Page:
Summary: Are we willing to bear the same burdens that Jesus bore? I want to be a bearer of the Lord’s cup!


By Pastor Jim May

Matthew 26:36-46, "Then cometh Jesus with them unto a place called Gethsemane, and saith unto the disciples, Sit ye here, while I go and pray yonder. And he took with him Peter and the two sons of Zebedee, and began to be sorrowful and very heavy. Then saith he unto them, My soul is exceeding sorrowful, even unto death: tarry ye here, and watch with me. And he went a little further, and fell on his face, and prayed, saying, O my Father, if it be possible, let this cup pass from me: nevertheless not as I will, but as thou wilt. And he cometh unto the disciples, and findeth them asleep, and saith unto Peter, What, could ye not watch with me one hour? Watch and pray, that ye enter not into temptation: the spirit indeed is willing, but the flesh is weak. He went away again the second time, and prayed, saying, O my Father, if this cup may not pass away from me, except I drink it, thy will be done. And he came and found them asleep again: for their eyes were heavy. And he left them, and went away again, and prayed the third time, saying the same words. Then cometh he to his disciples, and saith unto them, Sleep on now, and take your rest: behold, the hour is at hand, and the Son of man is betrayed into the hands of sinners. Rise, let us be going: behold, he is at hand that doth betray me."

The Last Supper in the Upper Room had ended. Jesus had instituted the Communion Service as an ordinance of the church. Judas Iscariot had fled from the room in shame and embarrassment after Jesus exposed his diabolical plot. After Judas left, the other disciples joined in with Jesus and they sang a hymn. The hymn that they sang was not just any song, but it was traditional song that was supposed to be sang on the night every Passover Feast. It was a time honored tradition that the song would ever be combined with the Passover.

The hymn was known as the Hallel and it was a song of praise unto God consisting of six passages from the Book of Psalms; the 113th, 114th, 115th, 116th, 117th, and 118th. It was not sung all at once but in courses or parts. Just before the drinking of the second cup and eating of the lamb, they sung the first part of it, which contained the 113th and 114th Psalms. When they were preparing the last cup of the Passover feast, the fourth cup, then they would complete the "Hallell", by singing the rest of the Psalms, beginning with the 115th Psalm, and ending with the 118th. After the song was completed then there would be a prayer of blessing of the song. Then they might mix a fifth cup, but that they were not obliged to sing a third part of the "great Hallell", or "hymn", which was the 136th Psalm. The last part of the "Hallell" wasn’t sang until the very close of supper because there were many things in it pertaining to Jesus himself. The Jews say that "the sorrows of the Messiah" are contained in this part. It is widely accepted and taught that this “Hallell” would have been the song they sang since all the disciples knew it. Jesus usually conformed to the rites and rituals of the Jewish nation. The final part of the “Hallell” can be completed anywhere, and at any time, but Jesus waited until it was completed and then he and the disciples rose from the table and left the Upper Room.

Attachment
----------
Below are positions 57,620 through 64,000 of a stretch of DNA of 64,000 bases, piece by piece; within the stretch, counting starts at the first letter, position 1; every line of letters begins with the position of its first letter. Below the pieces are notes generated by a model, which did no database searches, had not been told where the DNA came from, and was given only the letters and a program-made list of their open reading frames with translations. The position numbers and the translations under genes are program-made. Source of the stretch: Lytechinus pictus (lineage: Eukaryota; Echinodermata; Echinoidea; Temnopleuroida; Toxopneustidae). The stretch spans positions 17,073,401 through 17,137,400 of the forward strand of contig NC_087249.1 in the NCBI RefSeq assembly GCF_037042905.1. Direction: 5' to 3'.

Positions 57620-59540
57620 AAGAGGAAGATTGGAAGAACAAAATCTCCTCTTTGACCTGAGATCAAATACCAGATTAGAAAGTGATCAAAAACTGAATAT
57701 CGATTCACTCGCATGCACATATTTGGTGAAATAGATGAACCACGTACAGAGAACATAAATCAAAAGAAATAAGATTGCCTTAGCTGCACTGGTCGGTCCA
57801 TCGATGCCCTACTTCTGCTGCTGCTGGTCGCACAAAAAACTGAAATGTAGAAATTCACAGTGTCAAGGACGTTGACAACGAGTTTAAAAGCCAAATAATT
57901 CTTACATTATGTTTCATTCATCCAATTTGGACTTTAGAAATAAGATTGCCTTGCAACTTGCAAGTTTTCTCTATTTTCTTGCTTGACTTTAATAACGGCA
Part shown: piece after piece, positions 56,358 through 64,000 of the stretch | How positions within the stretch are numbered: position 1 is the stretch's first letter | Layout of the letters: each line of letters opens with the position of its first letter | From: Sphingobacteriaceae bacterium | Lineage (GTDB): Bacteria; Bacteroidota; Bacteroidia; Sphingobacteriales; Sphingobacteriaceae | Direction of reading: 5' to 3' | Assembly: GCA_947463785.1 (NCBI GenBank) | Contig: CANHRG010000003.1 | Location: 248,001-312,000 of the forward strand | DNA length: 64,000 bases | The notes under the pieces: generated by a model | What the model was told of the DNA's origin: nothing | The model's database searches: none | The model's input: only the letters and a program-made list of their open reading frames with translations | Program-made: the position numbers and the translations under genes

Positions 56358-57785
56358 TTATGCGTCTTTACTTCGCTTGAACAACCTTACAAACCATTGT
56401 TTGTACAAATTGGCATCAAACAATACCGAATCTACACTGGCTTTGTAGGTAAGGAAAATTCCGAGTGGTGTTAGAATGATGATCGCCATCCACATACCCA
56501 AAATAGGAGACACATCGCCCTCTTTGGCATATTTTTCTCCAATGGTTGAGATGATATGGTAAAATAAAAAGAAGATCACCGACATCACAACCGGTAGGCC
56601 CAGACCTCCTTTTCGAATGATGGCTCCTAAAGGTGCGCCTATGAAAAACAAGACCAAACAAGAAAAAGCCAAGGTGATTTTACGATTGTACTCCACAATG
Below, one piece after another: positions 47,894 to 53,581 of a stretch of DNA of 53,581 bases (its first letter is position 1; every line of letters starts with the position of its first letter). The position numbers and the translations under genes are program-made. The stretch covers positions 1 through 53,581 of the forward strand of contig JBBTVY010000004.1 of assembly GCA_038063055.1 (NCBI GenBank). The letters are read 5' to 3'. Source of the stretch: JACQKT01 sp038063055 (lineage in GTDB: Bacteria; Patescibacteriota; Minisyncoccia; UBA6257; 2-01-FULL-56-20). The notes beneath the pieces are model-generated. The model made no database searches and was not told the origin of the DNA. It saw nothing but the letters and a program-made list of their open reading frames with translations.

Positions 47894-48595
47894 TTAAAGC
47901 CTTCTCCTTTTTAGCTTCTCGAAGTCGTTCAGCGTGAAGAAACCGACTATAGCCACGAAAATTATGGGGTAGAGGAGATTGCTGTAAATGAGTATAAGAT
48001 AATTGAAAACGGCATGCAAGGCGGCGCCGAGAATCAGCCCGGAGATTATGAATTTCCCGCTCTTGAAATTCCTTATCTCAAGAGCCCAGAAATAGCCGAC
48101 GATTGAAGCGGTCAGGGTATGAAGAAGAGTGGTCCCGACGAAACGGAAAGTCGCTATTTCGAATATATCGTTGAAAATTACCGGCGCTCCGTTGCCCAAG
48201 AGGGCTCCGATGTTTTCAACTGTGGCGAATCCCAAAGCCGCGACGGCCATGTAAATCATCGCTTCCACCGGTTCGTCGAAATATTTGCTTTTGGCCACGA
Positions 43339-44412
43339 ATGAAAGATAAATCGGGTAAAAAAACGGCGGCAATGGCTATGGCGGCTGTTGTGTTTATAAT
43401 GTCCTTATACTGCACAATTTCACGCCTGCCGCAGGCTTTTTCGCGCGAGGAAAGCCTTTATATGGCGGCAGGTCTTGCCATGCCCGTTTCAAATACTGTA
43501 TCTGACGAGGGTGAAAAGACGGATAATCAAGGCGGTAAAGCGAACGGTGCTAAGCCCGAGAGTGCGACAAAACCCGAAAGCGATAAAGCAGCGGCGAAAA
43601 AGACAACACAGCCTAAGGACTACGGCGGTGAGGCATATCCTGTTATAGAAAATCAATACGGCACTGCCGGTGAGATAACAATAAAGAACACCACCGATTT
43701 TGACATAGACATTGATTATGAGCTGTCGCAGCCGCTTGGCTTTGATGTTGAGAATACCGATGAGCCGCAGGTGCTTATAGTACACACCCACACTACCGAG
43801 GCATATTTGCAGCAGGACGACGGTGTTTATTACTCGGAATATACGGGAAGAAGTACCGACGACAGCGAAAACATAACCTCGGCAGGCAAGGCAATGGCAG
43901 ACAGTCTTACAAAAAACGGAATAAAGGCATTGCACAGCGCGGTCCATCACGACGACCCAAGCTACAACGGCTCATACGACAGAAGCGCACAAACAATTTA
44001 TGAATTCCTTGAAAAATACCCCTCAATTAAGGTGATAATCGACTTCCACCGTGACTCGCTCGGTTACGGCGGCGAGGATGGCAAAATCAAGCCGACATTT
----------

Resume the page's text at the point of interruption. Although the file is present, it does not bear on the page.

From the Upper Room Jesus walked to the Garden of Gethsemane at the foot of the Mount of Olives. This was a place were the oil was pressed from the olives to provide for cooking and lighting. It was no mere coincidence that Jesus came to this Garden. Here he was to begin to feel the pressure of the crushing that was to come. Before the anointing oil of the Holy Ghost could be released to flow like a river into the hearts of men there had to be a time of crushing.

I remember visiting a re-creation of the Garden of Gethsemane at the Great Passion Play in Eureka Springs, Arkansas some years ago. There were olive presses on display. One in particular that I remember was nothing more than a rock base with a funnel coming out of it where the oil would flow into a container. The olives were bundled in a cloth and placed on the rock. Then a long pole would be extended past the point where the pressing would occur and a large rock would be tied to the pole and another would be placed on top of the bundled olives. As the weight of the rock pulled down on the end of the pole, the stone would crush the olives and cause the oil to flow. I can still remember that sight because I thought of the crushing weight of the sin of man that Jesus bore that day. I thought of how he shed his blood crushed under the weight of sin that he carried for the whole world, much as the olive oil is forced from the olives by a very heavy weight ever pressing it harder until all the oil has been forced out.

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